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Kurt Cobain: Montage of Heck – Review


Release Date: 9th April 2015
Director: Brett Morgen
Writer: Brett Morgen
Cast: Kurt Cobain - Courtney Love - Krist Novoselic



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Posted April 30, 2015 by

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Kurt Cobain: Montage of Heck Review:

I rarely get actually “excited” as I’m going to a screening these days. Don’t get me wrong, the enjoyment is always enormous, but I haven’t had butterflies in my stomach going to see a film – a documentary at that – in a long time. Though making waves in the film community, Montage of Heck is getting relatively little attention outside of it. Which is ironic really, seeing as Kurt Cobain and Courtney Love are without doubt one of THE most documented couples of the 20th Century .In fact you may well think there is very little left to say about the life and times of this truly extraordinary musician…

During his lifetime, Kurt was more and more reticent when it came to talking to the press as his fame grew. And speaking of offering him the microphone after his death seems, at first like a slightly perverse joke. And yet… And yet this is almost precisely what director Brett Morgen has done. Or the closest he could come to doing that, short of resorting to an Ouija board. Using Kurt’s own drawings, montages, diary entries and recordings (and I don’t just mean studio recordings), Montage of Heck (the name Kurt himself gave to one of his video montages) is a very, very powerful look in to the artists’ inner world. This sometimes obscure and almost always dark voyage is bolstered by in depth interviews with other band members, Kurt’s family and his wife along with home video footage of Kurt’s childhood and the videos made by Kurt himself, later on with his wife Courtney Love and their daughter Frances…

Stylistically, the documentary is a true montage. Types of footage, types of narrative and types of storytelling switch effortlessly and to great effect, focusing less on “being pretty” and more on telling the story. My particular favourite – as with a lot of critics – was the animated sequences that were used to give life to excerpts from Kurt Cobain’s diary. The other big players in the story are of course the montages made by Kurt himself and the music of Nirvana. This is the only thing that risks “alienating” audiences that are not initiated into the Nirvana phenomenon. Don’t get me wrong, you may well watch it find you adored it all along but if you do not enjoy the artwork, it means you are going to dislike over half of the “thing” you are watching. Because a traditional talking heads, sensible look into the life of a musician this film is most definitely not… Then again, if you get past your own prejudices on the matter and look more closely, you will find that, as Kurt repeatedly told the press in very bored tones, that it was all in the music. The art is deeply emotional and pulls no punches or sugars no pills when it tells you exactly how “it” feels. This is what really makes it hard – and in a strange sense, easy to sympathise with.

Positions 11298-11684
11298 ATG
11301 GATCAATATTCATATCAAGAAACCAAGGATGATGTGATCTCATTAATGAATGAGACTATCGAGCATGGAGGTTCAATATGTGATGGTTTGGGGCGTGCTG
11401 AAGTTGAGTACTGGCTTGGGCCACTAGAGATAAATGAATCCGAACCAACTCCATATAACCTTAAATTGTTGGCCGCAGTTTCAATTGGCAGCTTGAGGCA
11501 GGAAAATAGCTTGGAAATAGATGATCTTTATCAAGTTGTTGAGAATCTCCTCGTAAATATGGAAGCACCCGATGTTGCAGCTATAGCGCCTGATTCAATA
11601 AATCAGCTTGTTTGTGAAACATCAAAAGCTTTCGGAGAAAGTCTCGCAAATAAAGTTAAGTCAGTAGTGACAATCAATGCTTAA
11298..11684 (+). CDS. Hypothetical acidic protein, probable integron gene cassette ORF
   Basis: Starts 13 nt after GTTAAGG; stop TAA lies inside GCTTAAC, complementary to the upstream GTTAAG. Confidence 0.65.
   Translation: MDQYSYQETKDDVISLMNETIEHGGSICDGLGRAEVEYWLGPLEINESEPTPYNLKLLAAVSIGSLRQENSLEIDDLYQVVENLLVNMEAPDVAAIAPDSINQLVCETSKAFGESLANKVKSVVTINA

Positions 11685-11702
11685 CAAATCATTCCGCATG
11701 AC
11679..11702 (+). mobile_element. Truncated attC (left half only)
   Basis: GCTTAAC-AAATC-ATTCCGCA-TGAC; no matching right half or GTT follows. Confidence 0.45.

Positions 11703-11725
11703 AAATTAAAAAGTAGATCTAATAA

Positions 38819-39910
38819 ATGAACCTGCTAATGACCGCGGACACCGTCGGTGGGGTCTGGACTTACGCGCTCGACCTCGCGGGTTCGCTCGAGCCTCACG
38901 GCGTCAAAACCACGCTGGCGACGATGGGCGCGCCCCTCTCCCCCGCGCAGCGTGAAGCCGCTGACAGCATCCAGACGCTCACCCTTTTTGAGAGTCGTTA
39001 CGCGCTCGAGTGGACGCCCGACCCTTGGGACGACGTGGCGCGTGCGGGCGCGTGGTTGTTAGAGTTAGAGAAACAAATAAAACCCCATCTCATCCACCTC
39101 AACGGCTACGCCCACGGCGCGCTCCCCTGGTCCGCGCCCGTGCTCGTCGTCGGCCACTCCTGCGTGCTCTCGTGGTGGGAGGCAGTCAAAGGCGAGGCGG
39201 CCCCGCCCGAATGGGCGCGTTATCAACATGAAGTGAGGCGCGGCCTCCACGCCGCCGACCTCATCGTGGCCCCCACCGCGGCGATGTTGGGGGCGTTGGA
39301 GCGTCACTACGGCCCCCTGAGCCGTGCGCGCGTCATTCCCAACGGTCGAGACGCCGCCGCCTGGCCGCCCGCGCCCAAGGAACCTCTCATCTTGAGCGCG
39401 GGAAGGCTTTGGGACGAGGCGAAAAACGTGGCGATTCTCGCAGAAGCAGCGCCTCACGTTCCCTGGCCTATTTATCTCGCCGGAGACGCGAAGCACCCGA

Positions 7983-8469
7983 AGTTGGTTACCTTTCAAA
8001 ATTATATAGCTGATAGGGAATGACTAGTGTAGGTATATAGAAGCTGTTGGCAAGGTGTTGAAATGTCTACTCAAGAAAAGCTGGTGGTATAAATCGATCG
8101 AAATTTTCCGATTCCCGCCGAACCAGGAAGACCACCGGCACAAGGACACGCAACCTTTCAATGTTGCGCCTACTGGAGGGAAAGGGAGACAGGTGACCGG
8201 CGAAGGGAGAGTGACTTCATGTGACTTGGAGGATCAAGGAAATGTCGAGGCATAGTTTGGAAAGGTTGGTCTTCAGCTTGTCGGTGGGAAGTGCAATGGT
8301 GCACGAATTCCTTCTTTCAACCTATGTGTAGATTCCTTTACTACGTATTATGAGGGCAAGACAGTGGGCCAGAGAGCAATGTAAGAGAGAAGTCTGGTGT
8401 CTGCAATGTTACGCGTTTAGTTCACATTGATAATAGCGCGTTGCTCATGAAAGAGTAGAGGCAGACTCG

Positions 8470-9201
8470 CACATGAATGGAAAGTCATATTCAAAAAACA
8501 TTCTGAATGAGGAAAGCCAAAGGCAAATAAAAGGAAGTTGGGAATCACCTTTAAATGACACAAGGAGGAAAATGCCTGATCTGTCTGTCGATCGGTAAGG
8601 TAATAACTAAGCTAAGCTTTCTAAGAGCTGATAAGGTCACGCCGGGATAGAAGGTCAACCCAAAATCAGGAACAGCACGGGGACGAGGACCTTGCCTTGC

The second most striking part of the documentary is without a doubt the home videos. The range is broad, ranging from the typical first Christmas and birthday tapes of a little blonde, blue eyed, bouncy little boy to the edgy and (depending largely on your approach to them) hilarious / hard to watch home videos Kurt and Courtney made during their all too short marriage. Much is done to show Kurt’s seemingly never-ending energy and the videos almost always seem to be positive and upbeat (if extremely edgy). However, when we look closely, when we read between the lines, when we make not of the fraying edges, you have an inkling of what was coming. I can quite sympathise in the lament of Nirvana bass player Krist Novoselic when he says “I should have seen. I should have said something.” But at the same time it is also very easy to see why he – and in fact everyone – would have missed it.

It is absolutely wonderful to see the great positive reaction Montage of Heck is drawing out of the critics… One of the reasons for this of course, is the way the film openly and unashamedly lays emotions bare, it does not pull its punches on any counts and allowing the viewer to sympathise completely with the difficult life and extraordinary inner world of an extraordinary artist. And through this of course, we are able to see that though we may have seen Nirvana as a band of “greasy haired youths” – actually, what they said, what they stood for and what they felt was not as alien as we may have initially thought…

On a personal level I could describe what I saw on the screen ad infinitum and still not do justice to the emotions it stirred in me.  I am a child of the ‘90s. I grew up actually watching those guys on MTV (Yes. It’s official. I’m old.) If you have any interest or love for Nirvana’s music you HAVE to see this. The nostalgia hit me like a ton of bricks, not least because the cinema I watched in was full of what looked suspiciously like the new generation Nirvana fans. Doc Martens boots, long, unkept (or probably meticulously kept so it looks like that) hair, ripped jeans… One thing I can absolutely guarantee to you is that the spirit of punk rock is still alive. I reckon Kurt would be quite chuffed…


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Sedef Hekimgil
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